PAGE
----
Ayurveda and your mind


Lord of Penmai
Jul 5, 2011
Ayurveda and your mind

David Frawley explores psychological aspects of the great healing system.

The entire movement of spiritual growth consists of shifting from conditioned to unconditioned consciousness. Conditioned consciousness is the storehouse of all memories and attachments, from which psychological problems must ever arise. This conditioning of the mind distorts our perception and disturbs our emotions.

The conditioned mind Ayurvedic psychology works to calm the conditioned mind, removing its negative patterns that lead to disease and sorrow. However, the conditioned mind is not merely personal, but connects to all conditioned consciousness, all thought that exists within the universe, and the minds of all beings.

We cannot examine our own mind without looking at the whole of life. What is consciousness? Through what do we think, feel and perceive? How is it that we can be aware of anything? Consciousness is our inner world.

Learning to observe the contents of our consciousness is the most important part of mental and spiritual development. Ayurveda provides specific disciplines and meditation techniques for this purpose. When consciousness is illumined, we transcend all external limitations. We no longer need to experience the external world, because we have learnt its lesson - that all is within.

Centre of pure feeling Chitta refers to the greater mind or consciousness. It specifically refers to the internal core of the mind, our centre of pure feeling and direct knowing. Most of chitta is unconscious to the ordinary mind.

What modern psychology calls the unconscious is but a corner of this greater consciousness or chitta. Modern psychology has penetrated into the personal unconscious, and, to some extent, the collective unconscious. Our potential field of consciousness extends to all consciousness in the universe, individual and collective, personal and impersonal, including God. It goes beyond all conditioned consciousness to pure consciousness, which is the absolute or supreme truth. This is the field of yogic psychology, which is the psychology of the higher Self.

The physical body consists mainly of the heavy elements of water and earth and is a creation of gravity, which moves downward. Consciousness, on the other hand, is composed of the lighter elements of ether and air, and is a creation of our thoughts, which like a vapour move upward. While the heavy matters of our nature descend to the form of the physical body, the essence of our experience ascends to form our consciousness. We have a gross or gravity body (the physical) and a refined or essence body (consciousness).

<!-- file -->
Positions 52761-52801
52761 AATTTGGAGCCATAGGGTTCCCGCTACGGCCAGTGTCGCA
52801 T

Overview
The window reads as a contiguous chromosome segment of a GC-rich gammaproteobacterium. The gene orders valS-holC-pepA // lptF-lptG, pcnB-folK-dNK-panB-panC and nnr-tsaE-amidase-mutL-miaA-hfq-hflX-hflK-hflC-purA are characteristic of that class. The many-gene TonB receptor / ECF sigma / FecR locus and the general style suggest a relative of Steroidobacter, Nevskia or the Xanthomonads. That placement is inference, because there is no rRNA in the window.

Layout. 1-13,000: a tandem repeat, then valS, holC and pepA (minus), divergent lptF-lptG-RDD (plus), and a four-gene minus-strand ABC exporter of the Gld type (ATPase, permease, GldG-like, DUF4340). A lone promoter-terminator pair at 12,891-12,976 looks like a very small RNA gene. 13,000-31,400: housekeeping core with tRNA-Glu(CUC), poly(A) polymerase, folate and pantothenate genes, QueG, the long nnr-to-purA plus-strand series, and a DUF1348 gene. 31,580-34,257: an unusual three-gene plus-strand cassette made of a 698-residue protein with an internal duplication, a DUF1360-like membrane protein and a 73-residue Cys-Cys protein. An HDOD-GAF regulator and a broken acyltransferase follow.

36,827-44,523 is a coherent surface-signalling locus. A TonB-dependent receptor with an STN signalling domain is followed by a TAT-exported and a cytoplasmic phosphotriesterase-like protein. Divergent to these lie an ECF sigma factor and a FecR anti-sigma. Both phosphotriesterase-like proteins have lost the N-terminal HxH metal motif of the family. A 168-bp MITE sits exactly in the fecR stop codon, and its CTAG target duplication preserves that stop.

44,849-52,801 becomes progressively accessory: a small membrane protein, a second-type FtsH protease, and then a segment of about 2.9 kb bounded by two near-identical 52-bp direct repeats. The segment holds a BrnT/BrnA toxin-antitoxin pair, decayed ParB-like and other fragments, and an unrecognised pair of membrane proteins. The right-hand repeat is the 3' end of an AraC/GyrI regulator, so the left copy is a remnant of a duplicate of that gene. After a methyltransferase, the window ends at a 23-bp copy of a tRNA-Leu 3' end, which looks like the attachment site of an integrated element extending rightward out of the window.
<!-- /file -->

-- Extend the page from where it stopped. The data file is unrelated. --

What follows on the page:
We are not usually aware of our internal organs and tissues of the physical body, which are beyond the field of the senses. Similarly, we are seldom aware of our greater internal consciousness, which is not revealed by the outer functions of the mind. Our internal bodily processes function automatically, apart from our ordinary awareness. In the same way, our deeper consciousness maintains this process on a level deeper than the outer mind. However, we can become aware of this deeper consciousness. Meditation awakens us to its higher potentials.

The nature of our chitta or core consciousness is sensitivity of all types, and the capacity to feel in any manner. The ability to feel underlies all mental functions and develops into specific operations of thought, emotion and sensation. All that our minds do is a kind of feeling. Even reason is a kind of feeling, sensing or comparing. Such feeling is every response of our consciousness to stimuli, external or internal.

Consciousness is the capacity to relate, without which no feeling is possible. It allows us to feel things in our selves and to feel ourselves in things. Our consciousness is a product of our deepest relationships, which determine how we feel about life. Association is a key factor determining the nature of our consciousness.

Consciousness registers everything that comes into the mental field on a level deeper than the outer mind. Without first being able to note things, other mental operations are not possible. Our deeper consciousness holds the memories of all that we experience, not only from birth but also from previous lives. It carries the seeds that keep us involved in the cycle of rebirth, which are nothing but our deepest thoughts and impressions.

Our deeper consciousness contains the higher levels of the mind in which we can contact God and our inner Self. In it, we retain knowledge of worlds more subtle than the physical. Consciousness extends beyond all realms of form into the realms of pure feeling and clear awareness.

Cosmic consciousness Our individual consciousness links us to the collective consciousness, through which we can access the memories and tendencies of all human beings. This in turn links us with cosmic consciousness, through which we can access the experiences of all beings from minerals to gods. At the summit of the cosmic consciousness we contact God, the divine father/mother, the cosmic creator, preserver and destroyer.

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